Letter to Brockton Enterprise 

On February 2, 2003, the Brockton Enterprise printed a letter to the editor from a citizen writing in opposition to peace demonstrators. This was one of a long series of letters that were long on venom for the war's opponents, but short on specific arguments. I wrote a letter that very day, which the Enterprise kindly published a short time later.

I am reproducing the letter here, because it includes the key reasons that I continue to oppose the war. A friend recently informed me that while I was out of the country (and thus not reading the Enterprise) a reasonable rebuttal to this letter appeared. If I can find it, I will include it on this page.

To the Editor of the Enterprise:

On February 2, you published a letter from Joseph Calitri that contained a kernel of a legitimate argument in support of war on Iraq. He indicated, correctly, that U.N. inspectors have found Saddam Hussein to be in violation of conditions imposed by the international community.

Unfortunately, Mr. Calitri's core argument was obscured and undermined by two dubious rhetorical techniques that occupied the bulk of his letter. First, he claimed that the media have ignored supporters of the war in favor of detractors. I have seen and heard no shortage of administration leaders, politicians of both parties, pundits, and ordinary citizens presenting arguments in support of the war. The fact that opponents have also had a voice does not diminish the voices of supporters.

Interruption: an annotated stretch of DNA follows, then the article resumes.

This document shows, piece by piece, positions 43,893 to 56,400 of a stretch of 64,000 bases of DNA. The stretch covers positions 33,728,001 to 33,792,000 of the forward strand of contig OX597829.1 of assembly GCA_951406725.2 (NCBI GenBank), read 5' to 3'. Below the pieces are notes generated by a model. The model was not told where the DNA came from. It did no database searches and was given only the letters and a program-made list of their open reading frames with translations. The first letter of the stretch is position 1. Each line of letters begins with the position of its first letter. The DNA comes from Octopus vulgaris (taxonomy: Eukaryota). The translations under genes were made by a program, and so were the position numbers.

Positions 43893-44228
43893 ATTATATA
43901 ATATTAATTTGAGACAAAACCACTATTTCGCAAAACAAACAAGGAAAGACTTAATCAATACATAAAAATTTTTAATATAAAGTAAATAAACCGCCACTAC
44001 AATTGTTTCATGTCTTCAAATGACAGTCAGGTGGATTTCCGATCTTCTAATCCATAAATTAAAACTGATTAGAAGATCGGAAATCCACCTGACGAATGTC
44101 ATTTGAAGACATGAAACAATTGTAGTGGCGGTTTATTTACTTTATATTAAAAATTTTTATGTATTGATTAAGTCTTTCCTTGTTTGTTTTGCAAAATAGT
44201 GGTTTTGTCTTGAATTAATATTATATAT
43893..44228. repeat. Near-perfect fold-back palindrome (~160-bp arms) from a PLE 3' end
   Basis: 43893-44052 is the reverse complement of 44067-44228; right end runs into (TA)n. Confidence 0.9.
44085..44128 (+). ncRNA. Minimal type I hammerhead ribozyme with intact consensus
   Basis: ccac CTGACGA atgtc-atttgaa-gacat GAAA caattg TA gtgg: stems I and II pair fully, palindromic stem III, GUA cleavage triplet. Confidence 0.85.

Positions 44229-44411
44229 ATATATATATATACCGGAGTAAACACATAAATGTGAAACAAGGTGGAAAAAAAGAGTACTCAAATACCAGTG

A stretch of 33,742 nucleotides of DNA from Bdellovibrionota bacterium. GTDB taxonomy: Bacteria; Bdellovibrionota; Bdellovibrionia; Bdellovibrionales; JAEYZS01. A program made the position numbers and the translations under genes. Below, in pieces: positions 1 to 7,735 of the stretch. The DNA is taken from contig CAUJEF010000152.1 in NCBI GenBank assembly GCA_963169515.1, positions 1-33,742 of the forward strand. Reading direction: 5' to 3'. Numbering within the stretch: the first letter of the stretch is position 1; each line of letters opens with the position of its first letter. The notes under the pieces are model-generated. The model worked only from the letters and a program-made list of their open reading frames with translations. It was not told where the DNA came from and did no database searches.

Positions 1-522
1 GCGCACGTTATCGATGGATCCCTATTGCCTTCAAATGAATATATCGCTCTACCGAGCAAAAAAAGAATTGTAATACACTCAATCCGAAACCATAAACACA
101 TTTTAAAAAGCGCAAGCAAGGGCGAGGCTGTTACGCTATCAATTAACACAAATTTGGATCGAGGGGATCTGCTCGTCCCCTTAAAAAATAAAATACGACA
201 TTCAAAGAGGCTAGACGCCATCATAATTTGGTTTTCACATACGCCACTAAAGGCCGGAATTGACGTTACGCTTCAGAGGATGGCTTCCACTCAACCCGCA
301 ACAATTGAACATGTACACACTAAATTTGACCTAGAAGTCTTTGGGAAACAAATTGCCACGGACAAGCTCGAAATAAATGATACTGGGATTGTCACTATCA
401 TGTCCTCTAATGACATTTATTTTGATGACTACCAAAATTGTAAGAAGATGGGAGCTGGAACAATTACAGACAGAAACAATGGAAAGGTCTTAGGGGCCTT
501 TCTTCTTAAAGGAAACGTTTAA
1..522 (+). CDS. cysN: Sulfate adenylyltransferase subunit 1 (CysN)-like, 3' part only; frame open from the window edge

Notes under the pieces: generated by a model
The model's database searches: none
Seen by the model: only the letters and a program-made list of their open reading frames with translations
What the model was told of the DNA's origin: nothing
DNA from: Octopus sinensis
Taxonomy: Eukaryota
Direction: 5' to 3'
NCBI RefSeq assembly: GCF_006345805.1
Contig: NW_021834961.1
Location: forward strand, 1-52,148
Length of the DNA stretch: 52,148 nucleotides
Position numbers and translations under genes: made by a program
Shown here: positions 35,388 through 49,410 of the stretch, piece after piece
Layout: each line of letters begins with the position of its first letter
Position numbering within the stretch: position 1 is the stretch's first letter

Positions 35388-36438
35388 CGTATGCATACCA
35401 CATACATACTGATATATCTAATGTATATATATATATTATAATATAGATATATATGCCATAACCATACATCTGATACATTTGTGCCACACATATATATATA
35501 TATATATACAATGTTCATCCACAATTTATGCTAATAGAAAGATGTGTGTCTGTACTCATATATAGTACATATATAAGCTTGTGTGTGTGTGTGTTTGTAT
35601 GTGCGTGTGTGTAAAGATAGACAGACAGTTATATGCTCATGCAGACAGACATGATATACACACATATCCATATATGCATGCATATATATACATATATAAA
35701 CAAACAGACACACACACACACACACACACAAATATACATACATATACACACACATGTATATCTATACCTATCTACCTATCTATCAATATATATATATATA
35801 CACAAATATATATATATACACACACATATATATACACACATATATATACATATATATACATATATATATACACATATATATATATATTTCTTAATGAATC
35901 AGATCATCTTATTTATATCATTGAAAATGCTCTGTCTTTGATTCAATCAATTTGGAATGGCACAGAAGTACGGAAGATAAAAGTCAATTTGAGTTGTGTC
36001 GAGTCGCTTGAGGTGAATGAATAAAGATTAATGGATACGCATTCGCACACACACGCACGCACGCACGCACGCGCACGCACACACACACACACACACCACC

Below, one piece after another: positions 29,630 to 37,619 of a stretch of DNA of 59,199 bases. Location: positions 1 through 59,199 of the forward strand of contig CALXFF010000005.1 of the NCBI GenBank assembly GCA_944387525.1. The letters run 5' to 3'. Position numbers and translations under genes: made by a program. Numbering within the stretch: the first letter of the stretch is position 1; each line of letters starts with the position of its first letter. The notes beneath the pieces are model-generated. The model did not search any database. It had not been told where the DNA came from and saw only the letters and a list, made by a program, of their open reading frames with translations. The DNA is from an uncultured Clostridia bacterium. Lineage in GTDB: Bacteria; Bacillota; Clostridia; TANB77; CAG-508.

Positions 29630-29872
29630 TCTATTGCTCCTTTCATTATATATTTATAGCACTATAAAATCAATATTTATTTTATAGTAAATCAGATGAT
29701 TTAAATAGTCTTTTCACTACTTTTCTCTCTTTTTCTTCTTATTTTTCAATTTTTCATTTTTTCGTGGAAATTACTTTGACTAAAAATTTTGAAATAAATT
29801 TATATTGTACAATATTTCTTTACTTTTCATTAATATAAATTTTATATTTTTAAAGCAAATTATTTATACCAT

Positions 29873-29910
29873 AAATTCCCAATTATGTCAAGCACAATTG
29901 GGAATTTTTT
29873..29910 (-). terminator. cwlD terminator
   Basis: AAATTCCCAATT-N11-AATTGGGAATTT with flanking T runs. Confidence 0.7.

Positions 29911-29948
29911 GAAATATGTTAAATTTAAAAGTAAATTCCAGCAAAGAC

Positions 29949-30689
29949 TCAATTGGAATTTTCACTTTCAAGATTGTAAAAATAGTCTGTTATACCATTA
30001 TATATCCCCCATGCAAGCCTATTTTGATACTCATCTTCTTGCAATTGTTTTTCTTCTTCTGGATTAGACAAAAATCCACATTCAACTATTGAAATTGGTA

Second, and more disturbing, Mr. Calitri's argument is tarnished by ad hominem attacks, more commonly known as name-calling. How do such epithets as "left-wing," "human debris," and "presidential wannabe" advance his argument? Dissent has long been a patriotic duty of Americans; we are not a nation of lemmings. Citizens exercising their First-Amendment right peaceably to assemble should not be referred to in such hateful terms.

Though I continue to read and listen to all sides of the debate, I am currently opposed to the war for three main reasons. First, the distinction between Saddam Hussein and Al-Quaeda has been unnecessarily blurred. Second, we have not slated for annihilation several regimes as dangerous and/or repressive as Saddam's. Third, even if Saddam deserves our wrath, it is not clear that thousands of innocent Iraqi civilians and American troops deserve to die in pursuit of his destruction. Opposition to the war, incidentally, has nothing to do with support for Saddam. I was not a supporter of Saddam Hussein or the Mujahadeen in Afghanistan when they were U.S. clients, and I do not support them now.

These are very serious times, and we as citizens have a very important job to do. I hope that we can keep the debate focused on the vital decisions that lie ahead.

James Hayes-Bohanan

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